What elements define a hero

The basic recipe for successful storytelling

Storytelling is one of the biggest buzzwords in marketing recently, especially in online marketing. #heimkommen by Edeka, the jump from space supported by Red Bull - great examples of ingenious, but unfortunately extremely expensive storytelling.

What does storytelling actually mean?

Tell stories. So far so good. But which story fits the manufacturer of coffee to go cups, the roofer around the corner, the new banking app? And how does the story fit into the marketing mix?

Alaura Weaver recently published a very detailed article on storytelling with extensive background information on copyhackers.com. In this article, we'll focus on the recipe for successful stories: The 11 Basic Elements Every Story Needs.

This recipe also clearly shows that storytelling does not have to be a stand-alone campaign, but ideally should run through all communication measures and channels. Storytelling can also be the overarching story, the common thread that determines your marketing.

The classic story is the hero story. The hero is confronted with a problem, he goes on an adventurous journey to solve it. On the way he is constantly faced with new obstacles until he finally finds the solution. A fantastic example of this hero's journey is ‘Lord of the Rings’.

Element 1: Every story needs a hero

Whether a Hollywood film, bedtime story or marketing stunt: every good story has a hero. A hero with whom the viewer, listener or reader can identify, with whom they sympathize and whom they absolutely want to see win.

This hero is clearly defined in marketing: Not the company, the customer is the hero. Your company only plays the role of supporter in its heroic story. Like Gandalf in Lord of the Rings.

Successful storytelling is only possible if you know your target group in detail and what concerns them. You need the buyer persona to bring the hero of your story to life.

In individual cases, the entrepreneur can be the hero himself and tell his own story: if he belongs to his target group himself and was confronted with the same problem and developed a product or offer precisely for this.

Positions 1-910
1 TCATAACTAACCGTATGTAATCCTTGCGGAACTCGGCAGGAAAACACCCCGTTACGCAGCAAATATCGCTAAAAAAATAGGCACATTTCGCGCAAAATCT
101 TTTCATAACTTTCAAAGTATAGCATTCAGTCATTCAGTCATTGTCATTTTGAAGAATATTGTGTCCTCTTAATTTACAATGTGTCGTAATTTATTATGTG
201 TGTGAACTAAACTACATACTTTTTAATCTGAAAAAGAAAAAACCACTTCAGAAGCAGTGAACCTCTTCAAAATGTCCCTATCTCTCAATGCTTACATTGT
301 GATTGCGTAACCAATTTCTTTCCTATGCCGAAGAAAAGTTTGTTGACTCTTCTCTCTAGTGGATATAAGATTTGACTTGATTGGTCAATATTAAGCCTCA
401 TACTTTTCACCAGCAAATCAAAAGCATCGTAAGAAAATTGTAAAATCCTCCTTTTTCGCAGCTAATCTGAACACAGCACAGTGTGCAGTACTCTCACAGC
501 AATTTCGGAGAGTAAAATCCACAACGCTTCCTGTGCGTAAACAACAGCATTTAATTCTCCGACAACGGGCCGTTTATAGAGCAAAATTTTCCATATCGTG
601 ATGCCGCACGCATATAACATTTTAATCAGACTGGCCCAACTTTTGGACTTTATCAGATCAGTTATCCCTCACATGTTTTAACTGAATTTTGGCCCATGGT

Element 2: the hero's world

The world in which your hero travels determines whether the target group identifies with the story. Lord of the Rings would hardly have been so well received by the audience if the story had taken place in a small Swedish town of our time.

In marketing, design, tone and the subject of the content determine the ‘world’.

In his book identifiziert Dream Society ’, Rolf Jensen identifies six emotional market groups that can also help you here:

  • Thirst for adventure
  • togetherness
  • Compassion, concern
  • Trust & familiarity
  • Self-actualization
  • justice

These motivations determine the trigger words that emotionally charge the content. The target group of Lord of the Rings can be clearly classified as "adventurous". The world in which the story takes place is created accordingly, as are the characters and their living conditions.

Element 3: The overall goal

The hero needs a goal that is extremely important for emotional motivation. The target group must be able to identify with this goal.

People don't like salespeople. People like people who listen to them and understand them

>> What's in it for me?

Marketing is about what your company can do to help the hero (your customer) achieve their goal. Prizes and discounts are just a nice bonus, but not the overall goal of the customer.

A good way to put this into practice is to use the following trick:

Complete the sentence: I want to help you reach [XXX].

GoPro is a great example of successful storytelling. GoPro isn't just a camera manufacturer, GoPro sells dreams. Even on the home page you won't see any features or data about the products, it's all about the result, the promise of what you can achieve with these products.

GoPro users are adventurous and this is exactly what the marketing reflects. On the website, on social media, everywhere.

The Google search result for GoPro doesn't even mention the word camera.

The original heroic story is that of the founder, who just couldn't find a good way to take his camera everywhere and share his experiences with friends.

GoPro is now telling the heroic stories of its customers who experience adventures and, thanks to GoPro, can share them with the world.

Element 4: The Nightmare Scenario

A story without consequences is not a real story. Imagine Lord of the Rings without the world ending if Frodo doesn't reach the mountain in time.

What is your target audience's nightmare scenario?

Be careful not to immediately put off your target audience. Many a nightmare scenario that works fantastically in America just seems exaggerated in this country. The bigger the promise your company makes, the more doubt your target audience will be. You can package such scenarios in real hero stories of your customers.

The nightmare scenario of every (professional) footballer is injuries and the following failure. The Dutch brand Knap’man produces sports compression clothing, primarily for (male) football players, which prevents muscle injuries or helps to recover from such injuries more quickly.

This target group is not interested in material or other product details. But that professional players could continue playing despite a groin injury? Or that they can show their full commitment again despite old injuries, because the products protect them from renewed injuries?